This is an amended version of a Nigella recipe to make it slightly simpler to make and also lower carb by swapping tortillas for lettuce boats (you can find the original in her book Simply Nigella and online here, which I suspect is even more delicious).
It’s a great way to make white fish more interesting and makes for a tasty lunch or light supper, especially in the summer.
2 fillets of firm white fish (e.g. cod or haddock), skinned
1/2 tsp ground cumin
1/4 tsp paprika
1/2 tsp flaked sea salt
1 small clove of garlic, crushed or finely grated
1 tbsp olive oil
1 ripe avocado, sliced
2 tbsp mayonnaise
1 little gem or mini romaine lettuce, separated into individual leaves
half a red onion, thinly sliced into half moons
juice of one lime
small handful of coriander, chopped
- Preheat the oven to 200 C fan. Put the sliced red onion and lime juice in a bowl to marinate.
- Mix together the olive oil, spices, garlic and salt. Place the fish in a roasting dish or tin, and spoon the mixture evenly over the fish fillets.
- Bake the fish for 8-10 minutes (depending size), until opaque and cooked through.
- You can either serve the fish, avocado, onions, leaves, mayo and coriander in separate dishes for people to assemble or put a selection of each on a plate.
- To assemble a ‘taco’, spread a little mayo in a lettuce leaf, add some fish, slices of avocado, a few slices of marinated onion and a sprinkle of coriander.
There are so many books available now about cancer, but quite frankly I don’t want to spend my time reading about it. I had a moment a few months ago when I wondered whether I had been missing out by avoiding them, and so ordered a whole stack online. Most of them were returned or sent to the charity shop.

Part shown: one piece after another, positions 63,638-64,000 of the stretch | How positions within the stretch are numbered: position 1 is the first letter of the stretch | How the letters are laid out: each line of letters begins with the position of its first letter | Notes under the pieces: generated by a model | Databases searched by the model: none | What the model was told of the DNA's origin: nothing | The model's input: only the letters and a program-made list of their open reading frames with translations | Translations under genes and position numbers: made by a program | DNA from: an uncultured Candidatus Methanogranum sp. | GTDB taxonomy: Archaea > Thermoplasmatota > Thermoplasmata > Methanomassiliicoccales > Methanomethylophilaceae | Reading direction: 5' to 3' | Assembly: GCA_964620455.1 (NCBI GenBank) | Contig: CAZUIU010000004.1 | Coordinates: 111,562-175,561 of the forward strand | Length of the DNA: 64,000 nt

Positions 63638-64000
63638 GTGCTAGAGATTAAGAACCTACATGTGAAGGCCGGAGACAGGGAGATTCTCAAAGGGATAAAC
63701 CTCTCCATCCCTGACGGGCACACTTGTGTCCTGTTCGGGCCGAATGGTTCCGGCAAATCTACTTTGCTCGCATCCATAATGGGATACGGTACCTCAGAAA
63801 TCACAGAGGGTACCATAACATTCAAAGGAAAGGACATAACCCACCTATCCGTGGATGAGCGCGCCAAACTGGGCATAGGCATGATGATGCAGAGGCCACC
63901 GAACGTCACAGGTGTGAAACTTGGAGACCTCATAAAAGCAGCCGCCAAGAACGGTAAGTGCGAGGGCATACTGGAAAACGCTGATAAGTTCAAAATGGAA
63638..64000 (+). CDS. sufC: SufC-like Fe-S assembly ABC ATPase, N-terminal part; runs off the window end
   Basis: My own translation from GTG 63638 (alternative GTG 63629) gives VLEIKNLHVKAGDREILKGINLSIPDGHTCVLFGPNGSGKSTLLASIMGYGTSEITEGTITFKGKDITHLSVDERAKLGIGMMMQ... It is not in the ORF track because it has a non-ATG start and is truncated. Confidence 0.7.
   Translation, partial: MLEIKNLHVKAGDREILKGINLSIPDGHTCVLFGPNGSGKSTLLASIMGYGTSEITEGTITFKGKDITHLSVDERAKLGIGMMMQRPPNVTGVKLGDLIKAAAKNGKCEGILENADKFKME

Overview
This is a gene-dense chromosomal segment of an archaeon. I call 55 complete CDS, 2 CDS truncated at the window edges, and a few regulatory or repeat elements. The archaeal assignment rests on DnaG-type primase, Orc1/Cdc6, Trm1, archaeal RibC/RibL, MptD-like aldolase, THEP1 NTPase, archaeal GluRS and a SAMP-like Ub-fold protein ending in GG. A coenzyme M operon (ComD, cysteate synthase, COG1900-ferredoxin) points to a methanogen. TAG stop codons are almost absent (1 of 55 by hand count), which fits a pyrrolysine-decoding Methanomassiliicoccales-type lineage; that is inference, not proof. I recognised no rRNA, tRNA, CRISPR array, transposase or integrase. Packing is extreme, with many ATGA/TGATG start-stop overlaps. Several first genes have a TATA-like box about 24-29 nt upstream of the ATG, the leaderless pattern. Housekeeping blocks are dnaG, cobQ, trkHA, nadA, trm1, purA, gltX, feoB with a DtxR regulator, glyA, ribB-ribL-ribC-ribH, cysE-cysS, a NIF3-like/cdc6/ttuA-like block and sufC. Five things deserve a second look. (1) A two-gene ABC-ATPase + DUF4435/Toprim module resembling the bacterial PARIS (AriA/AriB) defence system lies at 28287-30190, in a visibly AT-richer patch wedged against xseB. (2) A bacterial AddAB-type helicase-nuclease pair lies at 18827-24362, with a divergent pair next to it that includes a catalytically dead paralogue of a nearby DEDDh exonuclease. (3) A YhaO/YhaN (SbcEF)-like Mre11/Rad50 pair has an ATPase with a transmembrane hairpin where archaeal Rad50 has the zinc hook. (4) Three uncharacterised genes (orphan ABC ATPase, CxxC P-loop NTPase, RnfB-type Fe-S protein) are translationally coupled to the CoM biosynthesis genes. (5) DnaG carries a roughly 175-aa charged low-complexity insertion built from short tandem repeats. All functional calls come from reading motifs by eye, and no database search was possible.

The two books that stayed are actually cookbooks, but ones that offer quite a bit of background nutritional information. There are only a couple of recipes in each that appeal to me and suit how I’m eating right now, but obviously tastes differ, and I think they are worth a look as it’s easy to dip in and out of them without getting bogged down in unnecessary detail too. Both incorporate what I would consider a more ‘complementary’ nutritional therapy-type perspective in a way that is still accessible and I would hope wouldn’t completely freak out a dietitian.
The first is called Nourish by Christine Bailey. Christine is an experienced nutritional therapist who also does a lot of work in healthy recipe development, and she’s produced this book in conjunction with the Penny Brohn Cancer Centre in Bristol. The nutrition section in this book is fairly concise, but I think it makes a nice starting point.
The second is The Living Well With Cancer Cookbook by Fran Warde & Catherine Zabilowicz, produced in conjunction with the cancer charity Maggie’s. This goes into a bit more detail and had some snippets I hadn’t come across. I found this a really informative and somehow reassuring read. I also liked the way it acknowledged that there are some more ‘out there’ approaches, but that these may have their downsides or require specialist support.
What books have you found useful?